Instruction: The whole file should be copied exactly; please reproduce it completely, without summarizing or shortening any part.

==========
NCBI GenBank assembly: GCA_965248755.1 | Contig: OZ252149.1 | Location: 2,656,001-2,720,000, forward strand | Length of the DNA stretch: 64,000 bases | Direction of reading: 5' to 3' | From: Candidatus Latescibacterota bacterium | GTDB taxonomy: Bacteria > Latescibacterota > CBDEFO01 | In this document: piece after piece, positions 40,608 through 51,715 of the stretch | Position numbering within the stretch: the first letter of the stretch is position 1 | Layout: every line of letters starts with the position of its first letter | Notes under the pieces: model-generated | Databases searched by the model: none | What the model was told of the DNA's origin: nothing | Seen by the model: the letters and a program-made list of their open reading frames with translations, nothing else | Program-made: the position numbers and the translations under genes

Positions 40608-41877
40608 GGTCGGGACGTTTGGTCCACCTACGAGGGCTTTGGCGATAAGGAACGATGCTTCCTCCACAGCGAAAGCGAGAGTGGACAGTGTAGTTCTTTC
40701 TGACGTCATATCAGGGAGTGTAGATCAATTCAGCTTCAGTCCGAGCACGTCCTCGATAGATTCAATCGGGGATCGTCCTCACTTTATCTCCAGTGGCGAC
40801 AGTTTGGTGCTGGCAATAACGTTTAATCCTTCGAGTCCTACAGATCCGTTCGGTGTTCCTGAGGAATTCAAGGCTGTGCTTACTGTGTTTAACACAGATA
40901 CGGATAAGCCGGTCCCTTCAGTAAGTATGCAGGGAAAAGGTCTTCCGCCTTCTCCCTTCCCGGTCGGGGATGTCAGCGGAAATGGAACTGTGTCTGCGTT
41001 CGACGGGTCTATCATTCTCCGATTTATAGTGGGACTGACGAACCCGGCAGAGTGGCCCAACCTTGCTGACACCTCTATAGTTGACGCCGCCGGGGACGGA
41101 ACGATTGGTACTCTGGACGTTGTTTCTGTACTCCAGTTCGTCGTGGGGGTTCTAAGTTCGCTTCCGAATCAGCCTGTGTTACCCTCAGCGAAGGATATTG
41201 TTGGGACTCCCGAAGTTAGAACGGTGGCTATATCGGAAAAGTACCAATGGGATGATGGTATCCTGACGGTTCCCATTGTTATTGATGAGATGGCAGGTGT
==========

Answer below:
NCBI GenBank assembly: GCA_965248755.1 | Contig: OZ252149.1 | Location: 2,656,001-2,720,000, forward strand | Length of the DNA stretch: 64,000 bases | Direction of reading: 5' to 3' | From: Candidatus Latescibacterota bacterium | GTDB taxonomy: Bacteria > Latescibacterota > CBDEFO01 | In this document: piece after piece, positions 40,608 through 51,715 of the stretch | Position numbering within the stretch: the first letter of the stretch is position 1 | Layout: every line of letters starts with the position of its first letter | Notes under the pieces: model-generated | Databases searched by the model: none | What the model was told of the DNA's origin: nothing | Seen by the model: the letters and a program-made list of their open reading frames with translations, nothing else | Program-made: the position numbers and the translations under genes

Positions 40608-41877
40608 GGTCGGGACGTTTGGTCCACCTACGAGGGCTTTGGCGATAAGGAACGATGCTTCCTCCACAGCGAAAGCGAGAGTGGACAGTGTAGTTCTTTC
40701 TGACGTCATATCAGGGAGTGTAGATCAATTCAGCTTCAGTCCGAGCACGTCCTCGATAGATTCAATCGGGGATCGTCCTCACTTTATCTCCAGTGGCGAC
40801 AGTTTGGTGCTGGCAATAACGTTTAATCCTTCGAGTCCTACAGATCCGTTCGGTGTTCCTGAGGAATTCAAGGCTGTGCTTACTGTGTTTAACACAGATA
40901 CGGATAAGCCGGTCCCTTCAGTAAGTATGCAGGGAAAAGGTCTTCCGCCTTCTCCCTTCCCGGTCGGGGATGTCAGCGGAAATGGAACTGTGTCTGCGTT
41001 CGACGGGTCTATCATTCTCCGATTTATAGTGGGACTGACGAACCCGGCAGAGTGGCCCAACCTTGCTGACACCTCTATAGTTGACGCCGCCGGGGACGGA
41101 ACGATTGGTACTCTGGACGTTGTTTCTGTACTCCAGTTCGTCGTGGGGGTTCTAAGTTCGCTTCCGAATCAGCCTGTGTTACCCTCAGCGAAGGATATTG
41201 TTGGGACTCCCGAAGTTAGAACGGTGGCTATATCGGAAAAGTACCAATGGGATGATGGTATCCTGACGGTTCCCATTGTTATTGATGAGATGGCAGGTGT